People who are carb loading may eat 2.3–5.5 grams of carbs per pound (5–12 grams per kg) of body weight per day. That said, experts often recommend a more limited range of 3.6–4.5 grams per pound (8–10 grams per kg) (3, 10).

Based on these recommendations, you would need to eat approximately double the amount of carbs you would normally.

Make Sure to Increase Only Carbs, Not Fat

Remember that when you increase your carb intake, you may need to decrease your fat intake so that you don’t eat too many calories leading up to your event.

Avoid choosing foods that are high in both carbs and fats, such as desserts, pasta with creamy sauce, pastries and similar items.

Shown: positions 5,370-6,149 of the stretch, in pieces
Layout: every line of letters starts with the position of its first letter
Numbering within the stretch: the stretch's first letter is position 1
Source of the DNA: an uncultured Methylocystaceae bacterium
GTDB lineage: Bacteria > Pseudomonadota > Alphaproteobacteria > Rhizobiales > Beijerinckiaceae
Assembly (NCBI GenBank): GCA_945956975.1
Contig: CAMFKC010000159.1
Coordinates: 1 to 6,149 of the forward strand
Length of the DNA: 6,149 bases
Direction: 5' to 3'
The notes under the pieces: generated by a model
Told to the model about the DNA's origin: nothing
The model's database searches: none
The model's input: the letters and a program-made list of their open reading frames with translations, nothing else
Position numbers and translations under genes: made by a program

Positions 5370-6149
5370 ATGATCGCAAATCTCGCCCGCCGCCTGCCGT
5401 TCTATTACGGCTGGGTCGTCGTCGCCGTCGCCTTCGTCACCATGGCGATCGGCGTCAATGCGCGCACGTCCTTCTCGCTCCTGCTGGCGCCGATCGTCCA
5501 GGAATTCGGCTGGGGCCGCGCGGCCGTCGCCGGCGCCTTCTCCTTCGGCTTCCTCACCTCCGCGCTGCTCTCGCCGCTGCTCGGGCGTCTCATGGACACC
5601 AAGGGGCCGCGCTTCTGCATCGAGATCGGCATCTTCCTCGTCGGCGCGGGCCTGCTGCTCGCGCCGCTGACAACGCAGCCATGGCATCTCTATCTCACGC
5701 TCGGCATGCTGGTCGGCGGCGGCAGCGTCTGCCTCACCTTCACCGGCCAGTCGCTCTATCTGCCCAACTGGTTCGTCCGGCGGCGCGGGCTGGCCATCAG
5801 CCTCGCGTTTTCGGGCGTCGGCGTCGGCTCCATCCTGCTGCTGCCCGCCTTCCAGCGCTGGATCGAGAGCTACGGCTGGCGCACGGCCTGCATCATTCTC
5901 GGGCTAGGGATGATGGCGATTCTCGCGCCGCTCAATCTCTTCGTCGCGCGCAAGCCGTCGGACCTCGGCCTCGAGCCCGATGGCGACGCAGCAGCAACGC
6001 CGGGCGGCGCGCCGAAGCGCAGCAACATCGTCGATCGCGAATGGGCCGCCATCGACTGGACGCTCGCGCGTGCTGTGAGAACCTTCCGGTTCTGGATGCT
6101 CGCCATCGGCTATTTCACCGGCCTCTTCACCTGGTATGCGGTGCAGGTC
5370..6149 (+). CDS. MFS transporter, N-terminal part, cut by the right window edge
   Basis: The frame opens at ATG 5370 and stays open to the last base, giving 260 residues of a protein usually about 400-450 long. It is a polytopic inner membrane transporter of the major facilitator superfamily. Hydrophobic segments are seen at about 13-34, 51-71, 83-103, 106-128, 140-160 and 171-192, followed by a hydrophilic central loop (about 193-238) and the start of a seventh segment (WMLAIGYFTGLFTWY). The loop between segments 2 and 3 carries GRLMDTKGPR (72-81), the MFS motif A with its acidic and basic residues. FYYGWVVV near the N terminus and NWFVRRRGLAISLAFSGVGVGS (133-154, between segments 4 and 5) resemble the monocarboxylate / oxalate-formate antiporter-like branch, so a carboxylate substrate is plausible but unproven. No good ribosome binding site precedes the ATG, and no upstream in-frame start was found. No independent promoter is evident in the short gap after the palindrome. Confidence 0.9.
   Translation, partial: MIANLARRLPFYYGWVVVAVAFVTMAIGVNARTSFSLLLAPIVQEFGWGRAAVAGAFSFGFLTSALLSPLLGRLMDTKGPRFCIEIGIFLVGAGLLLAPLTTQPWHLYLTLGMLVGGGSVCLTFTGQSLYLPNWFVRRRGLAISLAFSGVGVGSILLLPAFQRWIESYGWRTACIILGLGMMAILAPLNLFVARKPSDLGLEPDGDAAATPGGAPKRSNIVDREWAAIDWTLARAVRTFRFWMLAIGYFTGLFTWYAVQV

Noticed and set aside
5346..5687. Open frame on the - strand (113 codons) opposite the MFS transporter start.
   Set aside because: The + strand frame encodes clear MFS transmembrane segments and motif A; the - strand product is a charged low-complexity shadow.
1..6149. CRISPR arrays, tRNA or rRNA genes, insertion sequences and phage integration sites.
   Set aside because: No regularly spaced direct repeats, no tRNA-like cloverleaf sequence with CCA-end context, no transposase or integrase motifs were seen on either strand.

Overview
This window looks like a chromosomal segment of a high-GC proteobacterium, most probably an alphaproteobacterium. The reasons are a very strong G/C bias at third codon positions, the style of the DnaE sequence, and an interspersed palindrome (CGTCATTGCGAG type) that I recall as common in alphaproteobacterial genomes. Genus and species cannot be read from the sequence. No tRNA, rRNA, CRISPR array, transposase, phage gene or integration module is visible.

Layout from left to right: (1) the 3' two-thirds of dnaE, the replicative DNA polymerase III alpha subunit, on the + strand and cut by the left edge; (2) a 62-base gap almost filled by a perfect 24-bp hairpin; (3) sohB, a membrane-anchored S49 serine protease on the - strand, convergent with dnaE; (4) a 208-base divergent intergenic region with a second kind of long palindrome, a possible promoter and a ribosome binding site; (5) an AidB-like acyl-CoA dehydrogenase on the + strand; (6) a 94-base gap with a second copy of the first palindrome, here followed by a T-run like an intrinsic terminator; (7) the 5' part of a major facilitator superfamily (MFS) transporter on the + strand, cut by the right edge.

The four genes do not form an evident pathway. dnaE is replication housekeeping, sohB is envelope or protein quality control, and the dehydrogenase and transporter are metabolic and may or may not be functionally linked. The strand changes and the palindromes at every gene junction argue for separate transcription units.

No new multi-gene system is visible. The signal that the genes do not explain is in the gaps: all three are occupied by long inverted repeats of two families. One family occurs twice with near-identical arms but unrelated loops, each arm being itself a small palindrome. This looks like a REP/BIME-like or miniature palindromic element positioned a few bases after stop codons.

Choose the Duration of Your Carb Load

As discussed, carb loading programs can last from one to six days. It may be a good idea to start with a simple program lasting between one and three days.

For example, you could simply increase your carb intake to around 3.6 grams per pound (8 grams per kg) of body weight per day and decrease your exercise one to three days before your event.

You could also practice several different types of carb loading during training and keep notes to decide which helped you feel and perform your best.

Generally, it is best to experiment during your training rather than right before a real competition. That way, you can decide what will work best before your big event.

Focus on Familiar Foods

Lastly, it may be best to focus on familiar foods during carb loading. Unusual foods could upset your stomach and impair your performance.

Commonly recommended foods include pasta, bread, fruits and fruit juices, smoothies, cereals and other high-carb, low-fat foods.

Once you have your nutrition plan set, you need to remember to taper your exercise in the days leading up to your event or competition.